a lens body (8) mounted on the mid-portion of an output light-conducting pigtail (6) of the optical coupler, the lens body (8) surrounding the primary coating on the output light-conducting pigtail (6) on which said lens body is mounted; and
a detector (9) pointed at the lens body (8) mounted on the mid-portion of the output light-conducting pigtail for receiving light from the lens body; and
wherein the lens body (8) is disposed at a short distance from the enclosure (2) so as to receive a lost light being dissipated in the primary coating of the output light-conducting pigtail.

2. An optical coupler and amplifier as claimed in claim 1, wherein the optical coupler (1) is a polished or fused fiber coupler formed from single- or multi-mode silica, borosilicate-glass or plastic fibers.

3. An optical coupler and amplifier as claimed in claim 1, wherein the lens body (8) comprises a cured drop of an adhesive which has a higher refractive index than the refractive index of the primary coating of the output light-conducting pigtail (6).

Referenced Cited
U.S. Patent Documents
4398795 August 16, 1983 Palmer
4557552 December 10, 1985 Newton et al.
4786130 November 22, 1988 Georgiou et al.
4810052 March 7, 1989 Fling
5031984 July 16, 1991 Eide et al.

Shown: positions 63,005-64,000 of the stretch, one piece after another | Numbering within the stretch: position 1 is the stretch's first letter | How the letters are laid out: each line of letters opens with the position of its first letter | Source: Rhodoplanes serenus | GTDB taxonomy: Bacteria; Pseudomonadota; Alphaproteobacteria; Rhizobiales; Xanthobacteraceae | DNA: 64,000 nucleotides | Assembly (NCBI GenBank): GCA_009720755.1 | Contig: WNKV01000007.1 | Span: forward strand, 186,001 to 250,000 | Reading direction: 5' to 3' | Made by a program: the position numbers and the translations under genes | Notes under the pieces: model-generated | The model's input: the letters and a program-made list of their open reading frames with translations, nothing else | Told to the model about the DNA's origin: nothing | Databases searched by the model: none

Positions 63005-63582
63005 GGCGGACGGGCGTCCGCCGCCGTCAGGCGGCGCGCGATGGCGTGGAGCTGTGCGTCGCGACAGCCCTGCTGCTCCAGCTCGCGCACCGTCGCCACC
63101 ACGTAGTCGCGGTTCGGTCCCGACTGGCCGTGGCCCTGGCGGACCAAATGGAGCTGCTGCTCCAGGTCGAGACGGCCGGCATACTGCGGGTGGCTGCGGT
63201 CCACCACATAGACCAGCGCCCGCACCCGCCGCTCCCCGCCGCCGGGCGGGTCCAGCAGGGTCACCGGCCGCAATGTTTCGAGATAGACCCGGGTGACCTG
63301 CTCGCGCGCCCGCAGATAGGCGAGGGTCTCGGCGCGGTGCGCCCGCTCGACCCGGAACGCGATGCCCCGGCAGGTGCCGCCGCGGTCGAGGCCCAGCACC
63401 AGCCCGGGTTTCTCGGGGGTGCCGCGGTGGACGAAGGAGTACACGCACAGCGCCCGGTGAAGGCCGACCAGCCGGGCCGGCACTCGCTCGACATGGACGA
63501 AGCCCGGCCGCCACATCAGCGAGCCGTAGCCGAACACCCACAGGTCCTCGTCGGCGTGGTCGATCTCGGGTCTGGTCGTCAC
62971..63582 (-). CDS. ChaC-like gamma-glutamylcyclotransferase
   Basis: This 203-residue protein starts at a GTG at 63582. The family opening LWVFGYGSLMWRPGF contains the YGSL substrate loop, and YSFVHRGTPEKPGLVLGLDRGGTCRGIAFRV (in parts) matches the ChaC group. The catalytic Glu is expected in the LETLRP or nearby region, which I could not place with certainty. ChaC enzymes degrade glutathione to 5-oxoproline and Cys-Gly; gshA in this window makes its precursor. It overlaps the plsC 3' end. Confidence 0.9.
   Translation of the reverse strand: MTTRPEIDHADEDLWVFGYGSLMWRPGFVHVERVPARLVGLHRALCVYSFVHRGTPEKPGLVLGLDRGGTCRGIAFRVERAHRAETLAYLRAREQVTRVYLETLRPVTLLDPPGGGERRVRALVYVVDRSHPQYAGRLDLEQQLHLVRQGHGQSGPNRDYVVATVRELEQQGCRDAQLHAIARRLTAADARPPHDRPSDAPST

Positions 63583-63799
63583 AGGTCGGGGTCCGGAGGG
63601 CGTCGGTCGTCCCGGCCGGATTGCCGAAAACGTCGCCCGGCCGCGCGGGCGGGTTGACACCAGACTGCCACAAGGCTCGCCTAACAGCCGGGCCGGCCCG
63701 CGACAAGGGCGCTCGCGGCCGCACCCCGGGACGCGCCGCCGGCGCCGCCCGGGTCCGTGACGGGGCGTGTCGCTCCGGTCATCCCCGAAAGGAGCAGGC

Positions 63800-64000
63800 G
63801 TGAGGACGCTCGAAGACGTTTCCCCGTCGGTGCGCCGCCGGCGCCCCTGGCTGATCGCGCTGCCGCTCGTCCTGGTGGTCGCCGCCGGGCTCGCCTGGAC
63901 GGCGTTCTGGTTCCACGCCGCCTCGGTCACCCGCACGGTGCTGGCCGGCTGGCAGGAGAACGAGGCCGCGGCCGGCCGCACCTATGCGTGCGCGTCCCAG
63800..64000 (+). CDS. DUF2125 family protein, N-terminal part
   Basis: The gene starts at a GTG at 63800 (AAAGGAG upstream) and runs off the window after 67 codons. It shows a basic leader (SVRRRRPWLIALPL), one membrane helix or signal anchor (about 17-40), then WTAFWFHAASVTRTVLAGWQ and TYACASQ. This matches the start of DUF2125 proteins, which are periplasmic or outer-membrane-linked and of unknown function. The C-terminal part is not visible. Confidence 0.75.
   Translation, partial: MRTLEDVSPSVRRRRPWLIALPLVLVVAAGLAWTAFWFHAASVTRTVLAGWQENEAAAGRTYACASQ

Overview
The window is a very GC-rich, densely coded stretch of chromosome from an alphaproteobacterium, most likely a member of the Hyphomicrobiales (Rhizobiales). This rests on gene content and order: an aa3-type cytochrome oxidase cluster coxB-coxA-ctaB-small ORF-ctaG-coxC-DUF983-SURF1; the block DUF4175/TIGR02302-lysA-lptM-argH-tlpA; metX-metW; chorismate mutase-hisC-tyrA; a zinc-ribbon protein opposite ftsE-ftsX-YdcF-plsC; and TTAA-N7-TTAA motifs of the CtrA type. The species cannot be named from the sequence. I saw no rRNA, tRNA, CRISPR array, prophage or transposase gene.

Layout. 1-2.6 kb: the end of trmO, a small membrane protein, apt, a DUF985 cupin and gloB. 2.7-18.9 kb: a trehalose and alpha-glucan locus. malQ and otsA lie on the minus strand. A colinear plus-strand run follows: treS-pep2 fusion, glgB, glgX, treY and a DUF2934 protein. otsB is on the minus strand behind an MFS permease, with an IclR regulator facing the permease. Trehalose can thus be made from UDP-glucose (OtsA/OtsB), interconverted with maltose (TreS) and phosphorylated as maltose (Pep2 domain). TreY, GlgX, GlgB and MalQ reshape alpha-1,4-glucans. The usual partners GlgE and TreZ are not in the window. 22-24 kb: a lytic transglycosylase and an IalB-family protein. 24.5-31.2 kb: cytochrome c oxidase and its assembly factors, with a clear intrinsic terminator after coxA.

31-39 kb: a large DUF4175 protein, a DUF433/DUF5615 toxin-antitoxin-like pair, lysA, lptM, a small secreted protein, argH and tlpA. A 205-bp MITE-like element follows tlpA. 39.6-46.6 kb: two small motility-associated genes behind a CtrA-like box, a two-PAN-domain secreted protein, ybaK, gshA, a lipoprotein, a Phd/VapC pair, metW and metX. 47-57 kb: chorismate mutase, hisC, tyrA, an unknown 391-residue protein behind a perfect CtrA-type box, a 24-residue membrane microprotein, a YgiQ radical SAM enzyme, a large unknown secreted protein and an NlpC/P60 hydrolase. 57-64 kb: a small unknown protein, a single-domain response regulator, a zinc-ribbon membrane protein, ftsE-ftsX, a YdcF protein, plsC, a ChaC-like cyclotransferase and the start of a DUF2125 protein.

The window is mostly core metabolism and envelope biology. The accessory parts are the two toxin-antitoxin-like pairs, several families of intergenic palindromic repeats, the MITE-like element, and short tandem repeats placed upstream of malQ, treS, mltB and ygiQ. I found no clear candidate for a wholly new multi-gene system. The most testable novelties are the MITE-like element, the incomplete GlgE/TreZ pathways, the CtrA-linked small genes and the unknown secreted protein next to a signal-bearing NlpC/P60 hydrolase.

5071214 December 10, 1991 Jacob et al.
5315675 May 24, 1994 Dennis et al.
Foreign Patent Documents
0371675 June 1990 EPX
2654085 June 1977 DEX
3120051 March 1982 DEX
4030068 April 1992 DEX
Other references
  • Makoto Shimizu, "Compact And Highly Efficient Fiber Amplifier Modules Pumped By A 0.98-.mu.m Laser Diode", pp. 291-296, Journal Of Lightwave Technology, vol. 9, No. 2, Feb. 1991. Nobuyuki Kagi, "Temperature Dependence Of The Gain In Erbium-Doped Fibers", pp. 261-265, Journal Of Lightwave Technology, vol. 9, No. 2, Feb. 1991. Journal Of Lightwave Technology, Bd. 9, No. 2, Feb. 1991, pp. 261-265, Kagi et al, "Temperature Dependence Of The Gain In Erbium-Doped Fibers".
Patent History
Patent number: 5412746
Type: Grant
Filed: Mar 22, 1994
Date of Patent: May 2, 1995
Assignee: Alcatel N.V. (Amsterdam)
Inventors: Rolf Rossberg (Schwieberdingen), Rainer Fritschi (Korntal-Munchingen), Jurgen Otterbach (Leonberg), Rolf Heidemann (Weinsberger)
Primary Examiner: Akm E. Ullah
Law Firm: Frishauf, Holtz, Goodman & Woodward
Application Number: 8/216,187
Current U.S. Class: Access Couplers, Power Tappers, Or Power Dividers (385/48)
International Classification: G02B 600; G02B 636;